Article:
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Books about Todies

This page lists books that are totally or partially about Todies. The books are listed in order of publication date with the most recent at the top.


Family: Todidae

There are five species in this Caribbean family

Cuban Tody
Todus multicolor

Broad-billed Tody
Todus subulatus

Narrow-billed Tody
Todus angustirostris

Jamaican Tody
Todus todus

Puerto Rican Tody
Todus mexicanus


Birds Of The West Indies

Norman Arlott

Collins Field Guide

Harper Collins


"From Grand Bahama Island in the north to Grenada in the south, this is an identification guide to the birds of a popular tourist destination renowned for the variety and diversity of its birdlife. The West Indies include the Bahama Islands, the Greater Antilles (Cuba, Cayman Islands, Jamaica, Dominican Republic, Puerto Rico), and the Lesser Antilles (Anguilla, Nevis and St Kitts, Martinique, St Lucia, Barbados, Grenadines, St Vincent). It is a tropical avifaunal region which includes such species as the tiny bee hummingbird, parrots, honey-creepers and todies. Every species found in the area is illustrated in every plumage in which they can be seen in the wild. The accompanying text concentrates on the specific characteristics and appearance of each species that allow identification in the field, including voice and distribution maps."

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Handbook of the Birds of the World, Vol. 6: Mousebirds to Hornbills

Edited by Josep Del Hoyo, Andrew Elliott and Jordi Sargatal

Lynx Edicions


This volume covers mousebirds, trogons, kingfishers, todies, motmots, bee-eaters, rollers, ground-rollers, cuckoo-rollers, hoopoes, wood-hoopoes and hornbills.

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Comparative Study of Todies (Todidae), with Emphasis on the Puerto Rican Tody, Todus mexicanus

Angela K. Kepler

Nuttall Ornithological Club, 16


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Catalogue Of The Picariae In The Collection Of The British Museum

Coraciae continued and Halcyones (Leptosomatidae, Coraciidae, Meropidae, Alcedinidae, Momotidae, Todidae, and Coliidae)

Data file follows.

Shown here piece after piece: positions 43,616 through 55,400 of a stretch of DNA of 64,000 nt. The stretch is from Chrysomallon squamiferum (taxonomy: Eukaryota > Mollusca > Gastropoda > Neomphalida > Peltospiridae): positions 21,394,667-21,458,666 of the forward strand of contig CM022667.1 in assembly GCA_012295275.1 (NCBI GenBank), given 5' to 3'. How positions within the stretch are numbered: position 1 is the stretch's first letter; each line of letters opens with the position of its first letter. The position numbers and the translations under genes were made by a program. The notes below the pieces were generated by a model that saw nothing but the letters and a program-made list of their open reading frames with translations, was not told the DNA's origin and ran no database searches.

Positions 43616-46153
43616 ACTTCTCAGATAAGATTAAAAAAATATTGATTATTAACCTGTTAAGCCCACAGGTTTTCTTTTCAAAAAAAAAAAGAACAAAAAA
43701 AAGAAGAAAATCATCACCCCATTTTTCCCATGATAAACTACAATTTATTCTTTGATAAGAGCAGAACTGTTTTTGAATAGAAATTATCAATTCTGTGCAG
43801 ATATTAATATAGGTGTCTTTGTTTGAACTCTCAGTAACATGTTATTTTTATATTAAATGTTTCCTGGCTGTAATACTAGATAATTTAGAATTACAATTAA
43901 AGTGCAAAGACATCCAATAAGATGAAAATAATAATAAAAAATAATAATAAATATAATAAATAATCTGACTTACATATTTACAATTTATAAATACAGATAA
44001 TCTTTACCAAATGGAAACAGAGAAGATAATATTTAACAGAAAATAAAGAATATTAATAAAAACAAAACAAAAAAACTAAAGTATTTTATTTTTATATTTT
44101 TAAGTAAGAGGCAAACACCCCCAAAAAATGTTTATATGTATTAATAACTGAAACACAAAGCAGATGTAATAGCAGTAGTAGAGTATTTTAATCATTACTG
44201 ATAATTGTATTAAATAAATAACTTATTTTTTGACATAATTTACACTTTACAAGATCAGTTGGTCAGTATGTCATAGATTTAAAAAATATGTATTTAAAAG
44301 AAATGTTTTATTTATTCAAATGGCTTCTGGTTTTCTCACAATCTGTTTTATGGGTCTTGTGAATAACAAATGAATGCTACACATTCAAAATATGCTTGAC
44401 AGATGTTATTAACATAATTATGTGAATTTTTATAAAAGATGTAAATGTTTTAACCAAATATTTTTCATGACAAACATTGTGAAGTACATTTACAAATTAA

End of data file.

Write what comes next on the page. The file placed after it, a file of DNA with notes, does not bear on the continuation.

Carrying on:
Catalogue Of The Birds In The British Museum, Volume XVII

R. Bowdler Sharpe

17 colour plates: J.G. Keulemans (16), J. Smit (1)

Printed By Order Of The Trustees

Sold by: Longman & Co.; B. Quaritch; Kegan Paul, Trench, Trubner & Co.; and at the British Museum (Natural History)


From the preface:

"The present Volume contains an account of the remaining families of the suborder Coraciae as understood by Seebohm, as well as of the Halcyones, Bucerotes, and Trogones. The numbers of the species of the nine families treated of, and of the specimens at present in the Collection, are as follows: Leptosomatidae, 2; Coraciidae, 25; Meropidae, 36; Alcedinidae, 183; Momotidae, 21; Todidae, 5; Coliidae, 10; Bucerotidae, 68; Trogonidae, 47. Of these 397 species, only 16 are wanting to the collection of the Museum, and more than one-fourth of them are represented by the types; but besides these there are 30 other typical specimens now considered identical with previously named species. In many cases the series of specimens is sufficiently complete to illustrate the whole geographical range of a species - a result chiefly due to the accession of the great faunistic collections referred to in the previous volumes, and also to numerous recent donations, of which those made by the Lords of the Admiralty, Dr. Jayakar, W. D. Gumming, Esq., and Captain Mochler Ferryman should be specially mentioned. The Tweeddale Collection contained nearly the whole of the materials described in Dr. 8harpe's Monograph of the Alcedinidae."
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On the Genus Todus

R. Bowdler Sharpe

Colour plate (Todus subulatus and Todus pilcherrimus): J.G. Keulemans

Ibis: Volume 16, Issue 4, pages 344-355


Opening lines:

"The discovery of an apparently new species of Todus is an event of some interest; and I am indebted to Mr. Henry Whitely, of Woolwich, for the specimen which first set me working on this genus. It is certainly the most beautiful species yet known, and apparently undescribed. The collection in which it came to England was said to have been sent direct from Jamaica; but, although the bulk of the birds were undoubtedly from that island, it may be doubted whether there is any corner so little explored as to produce a new Todus and the curious Phyllomanes iora, lately described by me from the same collection."
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Last updated December 2011